There were three Jewish revolts against the Romans in the late first and early second centuries. There was the Bar-Kokhba Revolt (AD 132-136), the Kitos War (AD 115-117) and the first Jewish revolt (AD 66-73), often referred to as the Great Revolt. It is the Great Revolt (and specifically the destruction of Jerusalem in AD 70 under Titus) that provides the background for Jesus’ words in Matthew 24. (See this in v. 15 and compare it with Luke’s language to the gentile Theophilus in 21:20 of his gospel). The fall of the city was the decisive event of the failed rebellion.
The revolt began with an uprising that resulted in the Romans being driven out of Jerusalem in AD 66 and the formation of a government by the Jewish resistance. Nero appointed Vespasian to put down the rebellion and by AD 69 he had secured all of Galilee and Judea with the exception of Jerusalem. Nero died by his own hand and Vespasian became emperor. His second-in-command, his son Titus, took over and invaded Jerusalem at the time of the Passover (according to Josephus) in AD 70. His forces quickly broke through the first two walls of the city, but it took a few months before the final wall was breeched. During this time Titus built his own wall around the city to keep people from escaping and increase the effectiveness of his blockade aimed at starving the resistance. At several unsuccessful attempts, they broke through the third wall and destroyed the temple and the city. The rebel forces that escaped held out a few more years before their defeat at Masada in AD 73.
The blockade and destruction of Jerusalem featured all of the cruelties of war and more. There was infighting among the Jewish leaders that resulted in betrayal and murder. Some of the Zealots were responsible for destroying the city’s food supply. The Roman blockade resulted in starvation and when the city fell there was a widespread massacre (Josephus puts the number of casualties as over a million due to the festival attendees). Survivors were enslaved or sent to the arenas.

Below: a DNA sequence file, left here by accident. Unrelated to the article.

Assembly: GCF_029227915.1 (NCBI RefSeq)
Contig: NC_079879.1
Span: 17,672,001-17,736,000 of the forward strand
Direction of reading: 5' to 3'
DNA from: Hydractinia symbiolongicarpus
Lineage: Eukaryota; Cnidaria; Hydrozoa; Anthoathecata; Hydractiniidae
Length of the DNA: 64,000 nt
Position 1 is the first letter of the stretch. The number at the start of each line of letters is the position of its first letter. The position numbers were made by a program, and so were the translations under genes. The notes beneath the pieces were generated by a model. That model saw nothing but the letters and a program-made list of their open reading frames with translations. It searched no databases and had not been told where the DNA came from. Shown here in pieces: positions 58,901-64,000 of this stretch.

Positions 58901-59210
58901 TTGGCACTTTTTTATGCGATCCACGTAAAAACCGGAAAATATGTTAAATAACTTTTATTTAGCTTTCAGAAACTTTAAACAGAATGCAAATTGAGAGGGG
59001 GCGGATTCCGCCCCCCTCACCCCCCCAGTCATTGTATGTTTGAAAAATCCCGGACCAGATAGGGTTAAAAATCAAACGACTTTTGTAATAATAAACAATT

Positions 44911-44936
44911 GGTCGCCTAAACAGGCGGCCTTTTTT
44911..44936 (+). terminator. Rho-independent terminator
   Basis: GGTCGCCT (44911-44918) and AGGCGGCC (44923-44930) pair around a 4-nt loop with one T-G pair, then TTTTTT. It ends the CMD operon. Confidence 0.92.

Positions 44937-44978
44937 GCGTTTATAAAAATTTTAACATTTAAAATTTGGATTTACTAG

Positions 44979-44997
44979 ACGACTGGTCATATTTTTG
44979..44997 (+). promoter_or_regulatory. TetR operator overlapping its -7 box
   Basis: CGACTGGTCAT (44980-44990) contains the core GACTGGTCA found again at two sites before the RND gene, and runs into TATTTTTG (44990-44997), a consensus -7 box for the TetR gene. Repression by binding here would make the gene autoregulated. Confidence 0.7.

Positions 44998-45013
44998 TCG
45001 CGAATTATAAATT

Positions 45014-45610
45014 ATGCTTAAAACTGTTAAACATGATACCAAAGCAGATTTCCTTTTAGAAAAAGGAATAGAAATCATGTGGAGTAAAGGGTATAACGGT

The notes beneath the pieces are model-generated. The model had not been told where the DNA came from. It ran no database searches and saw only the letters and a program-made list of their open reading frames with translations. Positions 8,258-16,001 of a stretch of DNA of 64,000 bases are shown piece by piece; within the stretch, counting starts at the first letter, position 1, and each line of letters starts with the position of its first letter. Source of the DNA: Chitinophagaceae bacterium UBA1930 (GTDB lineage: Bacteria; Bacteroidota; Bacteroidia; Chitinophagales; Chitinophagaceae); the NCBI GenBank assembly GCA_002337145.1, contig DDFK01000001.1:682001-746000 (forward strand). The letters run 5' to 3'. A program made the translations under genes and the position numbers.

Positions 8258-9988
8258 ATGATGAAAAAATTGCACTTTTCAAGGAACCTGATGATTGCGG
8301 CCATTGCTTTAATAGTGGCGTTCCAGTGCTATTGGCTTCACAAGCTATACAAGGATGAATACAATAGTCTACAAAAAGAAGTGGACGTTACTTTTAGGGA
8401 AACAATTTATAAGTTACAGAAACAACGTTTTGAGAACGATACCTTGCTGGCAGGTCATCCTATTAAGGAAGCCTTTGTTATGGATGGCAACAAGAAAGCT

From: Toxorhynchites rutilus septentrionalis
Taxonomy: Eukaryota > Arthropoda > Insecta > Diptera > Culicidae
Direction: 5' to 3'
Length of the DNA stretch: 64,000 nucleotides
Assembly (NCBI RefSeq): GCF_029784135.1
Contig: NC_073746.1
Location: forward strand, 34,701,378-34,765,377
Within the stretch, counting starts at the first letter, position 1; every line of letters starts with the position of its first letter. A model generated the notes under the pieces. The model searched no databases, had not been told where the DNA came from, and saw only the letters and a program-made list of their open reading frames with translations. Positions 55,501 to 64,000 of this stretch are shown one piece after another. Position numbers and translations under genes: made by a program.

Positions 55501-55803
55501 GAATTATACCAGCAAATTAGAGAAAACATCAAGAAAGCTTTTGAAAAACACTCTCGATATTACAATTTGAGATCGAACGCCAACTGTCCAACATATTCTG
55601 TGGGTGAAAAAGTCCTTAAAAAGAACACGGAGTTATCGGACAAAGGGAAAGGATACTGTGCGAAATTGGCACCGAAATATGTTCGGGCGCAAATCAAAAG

To say it was a difficult time would be an understatement. It was horrific. Jesus would note that in the events leading up to Jerusalem’s destruction, “Because of the increase of wickedness, the love of most will grow cold” (Matthew 24:12). We see this kind of thing in lesser situations—many people tend to be like thermometers and simply reflect whatever the prevailing mood is. When coarseness and cruelty dominate, they go right along with it. In the midst of the enmity, rebellion, betrayal, and shifting alliances prior to Jerusalem’s fall, it would be easy to adopt an attitude of survival at all costs. Looking out for others would draw the short straw. Their needs might be noticed but heads would quickly turn the other way.
Even though we are far removed from the circumstances of Matthew 24, the challenge of loving in adversity is very much with us. Jesus spoke to this when talked about loving people who aren’t like us (5:46-48). If we are pursuing our Father’s image, then we are serious about loving all people at all times. That means we will love people when it is easy and when it is not. It means we will love our enemies as well as our friends (v. 44).
To do this, we can’t allow our love to grow cold. We keep it alive and growing by remembering that God’s great love for us is His love for all. We reach beyond ourselves (one step at a time) and commit ourselves to doing good wherever and for whoever we can. We freely give and receive forgiveness in our relationships.
And most of all, we remember that love never fails (1 Corinthians 13:7). Walls will fall. Cities and civilizations will come and go. The one who walks in love has been born of God and overcomes the world (1 John 4:7,5:5).